Can a discount change consumer choices for the better?
Walmart and healthcare insurance provider Humana are betting yes.
In a program touted as a first-of-its-kind partnership, Humana customers will get a 5% discount on healthy food choices at Walmart.
Walmart and HumanaVitality Partner for First-of-its-Kind Healthier Food Program Designed to Incentivize Wellness in AmericaBeginning on Oct. 15, more than one million HumanaVitality members who shop at Walmart will be eligible for a new program which offers a five percent savings on products that qualify for Walmart’s Great For You icon, including fresh fruits, vegetables and low-fat dairy.
This program is asking, will consumers buy more healthy food if we reduce the price barriers?
Which brings up what I think it a far more interesting question.
Why is it that apples are costlier than chips in the first place?
It’s not that the apples are expensive, really. It’s that the chips are cheaper, because of subsidies.
The question I’d like to see answered is: What do consumer buying choices look like when incentives for making healthy food affordable are evenly matched with subsidies that allow junk food to be so cheap?
While this is a little afield from my normal Sustainability posts, bear with me.
What if the question were instead, “Can a discount change consumer choices for the greener?”
It takes us to the same place.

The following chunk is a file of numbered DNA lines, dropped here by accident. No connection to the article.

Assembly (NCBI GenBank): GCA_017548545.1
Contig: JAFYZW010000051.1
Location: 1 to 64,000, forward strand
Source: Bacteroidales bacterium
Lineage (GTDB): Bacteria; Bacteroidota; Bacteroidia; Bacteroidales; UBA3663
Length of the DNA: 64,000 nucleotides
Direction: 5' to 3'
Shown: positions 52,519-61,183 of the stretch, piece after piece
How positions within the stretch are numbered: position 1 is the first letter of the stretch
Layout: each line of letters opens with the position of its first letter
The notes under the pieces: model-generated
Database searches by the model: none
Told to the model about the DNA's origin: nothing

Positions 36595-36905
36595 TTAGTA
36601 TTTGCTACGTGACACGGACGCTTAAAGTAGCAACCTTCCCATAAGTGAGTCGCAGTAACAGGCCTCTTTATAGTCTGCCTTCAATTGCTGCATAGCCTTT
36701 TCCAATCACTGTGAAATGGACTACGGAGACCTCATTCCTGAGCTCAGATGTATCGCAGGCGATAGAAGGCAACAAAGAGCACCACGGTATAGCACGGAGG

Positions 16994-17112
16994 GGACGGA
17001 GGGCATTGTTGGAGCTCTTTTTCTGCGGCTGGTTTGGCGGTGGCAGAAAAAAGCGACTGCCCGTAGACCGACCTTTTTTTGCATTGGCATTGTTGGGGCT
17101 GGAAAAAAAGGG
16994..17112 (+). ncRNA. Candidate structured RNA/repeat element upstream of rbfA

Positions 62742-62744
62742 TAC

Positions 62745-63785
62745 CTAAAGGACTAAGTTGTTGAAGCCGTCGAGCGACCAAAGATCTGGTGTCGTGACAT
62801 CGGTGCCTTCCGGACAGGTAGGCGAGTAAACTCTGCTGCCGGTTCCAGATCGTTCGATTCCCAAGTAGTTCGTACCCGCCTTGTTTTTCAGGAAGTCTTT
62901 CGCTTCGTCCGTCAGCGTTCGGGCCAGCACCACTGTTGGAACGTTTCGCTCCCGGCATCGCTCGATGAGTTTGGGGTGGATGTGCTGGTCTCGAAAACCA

Like, say, with renewable energy sources.
We could just as easily ask : Why is clean, renewable power costlier than fossil-based fuels in the first place?
The answer is, it’s not. Fossil-fuels are cheaper because they are subsidized.
Worldwide, fossil-fuel is subsidized at six times the rate for renewables, according to the 2011 World Energy Outlook.
But grid parity–the point when renewable energy costs less than fossil-based fuels is coming, due to rapid advances in renewable energy technologies. It’s already a reality today in India, Spain and Italy.
(Update! Solar is cheaper than fossil in Massachusetts too.)
The playing field will look different once apples–I mean renewables–are on an even playing field with less-healthy, less-sustainable choices.
So, back to Walmart and Humana. What’s in it for them to discount apples?
If the bet pans out (and the research says it will): healthier, happier, loyal customers all around.
I support most anything that encourages consumers to buy healthier food. (If today’s Mark Bittman column linking Alzheimer’s disease to junk food doesn’t turn you off corn chips, I don’t know what will.)
I’m hopeful that the research that comes out of this partnership will help move Americans to buy more apples.
And by extension, support a shift towards supporting economically prudent, sustainable choices in other arenas, like energy.
Thanks to Jonathan Low for his post that alerted me to this story.